at the JCC. 8167 Elbow Lane, St.
Petersburg. Free. Bring 1982
copy of tax return, and 1983 tax
package with gum label.
Mr. Label is volunteering his
services to the Senior Citizens at
no charge. For further infor-
mation, call JCC 344-5795.
Paul Surenky Post 409
Feb. 13 The Auxiliary is
planning "A Day at the Races"
at Tampa Downs. Contact Fran
hhrenpreis if interested 736-5102.
Feb. 14 Regular meeting of
the Post and Auxiliary to be held
at Golda Meir Center 302 S.
Jupiter St., Clearwater at 7:30
p.m.
Feb. 26 The Post and Auxil-
iary to service the veterans at
Bay Pines Hospital. Contact
Commander Paul Hochberg 796-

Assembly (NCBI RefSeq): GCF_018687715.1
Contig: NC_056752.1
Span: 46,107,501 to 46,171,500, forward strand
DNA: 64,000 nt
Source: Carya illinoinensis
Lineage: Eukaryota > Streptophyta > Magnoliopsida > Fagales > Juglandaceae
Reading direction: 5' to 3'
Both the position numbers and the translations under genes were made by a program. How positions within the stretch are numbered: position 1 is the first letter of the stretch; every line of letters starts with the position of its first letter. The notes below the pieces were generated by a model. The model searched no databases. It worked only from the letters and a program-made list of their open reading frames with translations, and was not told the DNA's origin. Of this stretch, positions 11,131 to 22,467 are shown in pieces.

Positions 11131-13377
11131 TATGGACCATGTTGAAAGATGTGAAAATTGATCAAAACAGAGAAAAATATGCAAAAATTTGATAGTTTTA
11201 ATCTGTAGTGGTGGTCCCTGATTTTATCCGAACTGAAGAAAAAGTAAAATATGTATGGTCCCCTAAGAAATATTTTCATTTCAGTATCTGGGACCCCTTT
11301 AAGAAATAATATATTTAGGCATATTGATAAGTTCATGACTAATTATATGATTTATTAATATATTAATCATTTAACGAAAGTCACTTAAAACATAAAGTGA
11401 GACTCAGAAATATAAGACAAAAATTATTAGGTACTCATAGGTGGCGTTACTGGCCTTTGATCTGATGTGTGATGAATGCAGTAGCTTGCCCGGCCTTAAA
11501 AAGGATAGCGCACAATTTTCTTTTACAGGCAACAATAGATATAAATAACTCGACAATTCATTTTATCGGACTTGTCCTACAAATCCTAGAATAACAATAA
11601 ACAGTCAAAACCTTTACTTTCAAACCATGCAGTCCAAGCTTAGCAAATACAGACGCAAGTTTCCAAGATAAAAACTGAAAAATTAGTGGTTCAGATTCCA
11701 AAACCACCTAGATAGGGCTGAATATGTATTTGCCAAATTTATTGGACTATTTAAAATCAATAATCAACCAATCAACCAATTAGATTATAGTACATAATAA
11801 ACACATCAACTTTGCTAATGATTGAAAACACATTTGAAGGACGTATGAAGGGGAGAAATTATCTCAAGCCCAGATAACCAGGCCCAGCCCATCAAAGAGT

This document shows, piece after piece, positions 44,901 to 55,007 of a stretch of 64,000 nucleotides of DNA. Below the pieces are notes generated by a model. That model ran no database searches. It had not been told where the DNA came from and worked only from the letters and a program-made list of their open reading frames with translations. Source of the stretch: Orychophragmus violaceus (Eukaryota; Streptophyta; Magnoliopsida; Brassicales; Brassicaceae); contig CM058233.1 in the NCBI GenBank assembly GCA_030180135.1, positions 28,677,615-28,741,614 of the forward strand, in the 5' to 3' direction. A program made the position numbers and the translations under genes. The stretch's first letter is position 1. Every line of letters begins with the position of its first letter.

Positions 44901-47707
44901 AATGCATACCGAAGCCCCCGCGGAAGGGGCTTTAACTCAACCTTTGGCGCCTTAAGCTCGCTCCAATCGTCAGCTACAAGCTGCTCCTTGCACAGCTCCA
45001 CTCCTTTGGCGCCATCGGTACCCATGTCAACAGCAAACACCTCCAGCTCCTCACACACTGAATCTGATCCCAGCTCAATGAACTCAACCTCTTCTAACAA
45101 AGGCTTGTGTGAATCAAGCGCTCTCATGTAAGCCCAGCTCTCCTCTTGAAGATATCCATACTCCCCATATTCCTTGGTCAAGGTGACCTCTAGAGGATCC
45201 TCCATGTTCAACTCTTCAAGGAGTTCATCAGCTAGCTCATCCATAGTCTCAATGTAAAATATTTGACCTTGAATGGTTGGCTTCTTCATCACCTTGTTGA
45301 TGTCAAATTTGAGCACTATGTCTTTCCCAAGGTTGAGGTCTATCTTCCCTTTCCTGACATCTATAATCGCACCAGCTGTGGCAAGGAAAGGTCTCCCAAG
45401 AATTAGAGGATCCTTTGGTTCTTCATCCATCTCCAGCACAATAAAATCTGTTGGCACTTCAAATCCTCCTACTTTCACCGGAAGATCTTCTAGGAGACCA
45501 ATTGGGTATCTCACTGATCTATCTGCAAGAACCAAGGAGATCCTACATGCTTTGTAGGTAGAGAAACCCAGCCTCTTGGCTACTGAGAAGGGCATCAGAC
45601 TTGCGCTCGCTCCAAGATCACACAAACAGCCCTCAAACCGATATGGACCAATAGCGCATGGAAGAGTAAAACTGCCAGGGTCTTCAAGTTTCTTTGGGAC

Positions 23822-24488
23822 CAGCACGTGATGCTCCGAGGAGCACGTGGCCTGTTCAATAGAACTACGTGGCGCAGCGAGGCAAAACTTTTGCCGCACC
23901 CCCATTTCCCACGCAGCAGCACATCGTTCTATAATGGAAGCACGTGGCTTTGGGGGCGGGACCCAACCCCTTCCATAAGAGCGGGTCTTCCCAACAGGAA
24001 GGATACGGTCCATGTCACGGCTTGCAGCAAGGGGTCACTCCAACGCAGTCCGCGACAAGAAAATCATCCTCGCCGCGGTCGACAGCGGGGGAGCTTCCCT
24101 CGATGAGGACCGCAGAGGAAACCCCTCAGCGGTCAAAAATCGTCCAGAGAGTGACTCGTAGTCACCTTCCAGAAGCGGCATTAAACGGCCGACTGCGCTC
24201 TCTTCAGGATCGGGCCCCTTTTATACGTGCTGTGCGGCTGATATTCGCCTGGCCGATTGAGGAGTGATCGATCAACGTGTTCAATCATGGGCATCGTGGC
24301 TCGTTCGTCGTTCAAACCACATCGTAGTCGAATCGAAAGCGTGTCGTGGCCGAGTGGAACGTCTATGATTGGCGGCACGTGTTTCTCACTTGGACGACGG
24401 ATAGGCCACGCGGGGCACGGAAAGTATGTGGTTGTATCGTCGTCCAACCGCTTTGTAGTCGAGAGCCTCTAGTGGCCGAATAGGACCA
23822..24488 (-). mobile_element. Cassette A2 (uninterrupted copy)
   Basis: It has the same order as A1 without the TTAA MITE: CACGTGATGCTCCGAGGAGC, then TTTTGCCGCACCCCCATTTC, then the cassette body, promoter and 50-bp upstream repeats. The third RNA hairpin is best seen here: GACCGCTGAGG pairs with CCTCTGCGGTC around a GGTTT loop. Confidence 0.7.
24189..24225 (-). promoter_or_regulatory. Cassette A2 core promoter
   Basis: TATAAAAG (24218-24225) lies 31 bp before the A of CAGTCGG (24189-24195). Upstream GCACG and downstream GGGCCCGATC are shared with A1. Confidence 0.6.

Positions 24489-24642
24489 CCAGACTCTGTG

0950 should you wish to assist us.
NATIONAL COUNCIL
OF JEWISH WOMEN
St. Petersburg
The St. Petersburg Section of
the National Council of Jewish
Women will hold their regular
meeting on Wednesday, Feb. 22,
12 noon at the Jewish Commu-
nity Center, 8167 Elbow Lane
North, St. Petersburg.
The theme will be Brotherhood
and our guest speaker will be
Stephen D. Steiner, Executive
Director of National Conference
of Christians and Jews, Inc.
All members and friends are
invited to attend this most inter-
esting meeting and refreshments
will be served.
Suncoast Section
This year our women's seminar
will be "Women and the
Changing Scene." It will take
place on Feb 16 at 9 a.m. at the
Wine Cellar. The seminars will
include the following interesting
and informative people and
topics:
Margaret (Peggy) Malchon,
PhD is Director of the Psycho-
logical Assessment Unit at
Horizon Hospital and is Director
of the Counseling Center at
Eckerd College. In her private
practice in Clearwater, her time is
spent helping women deal with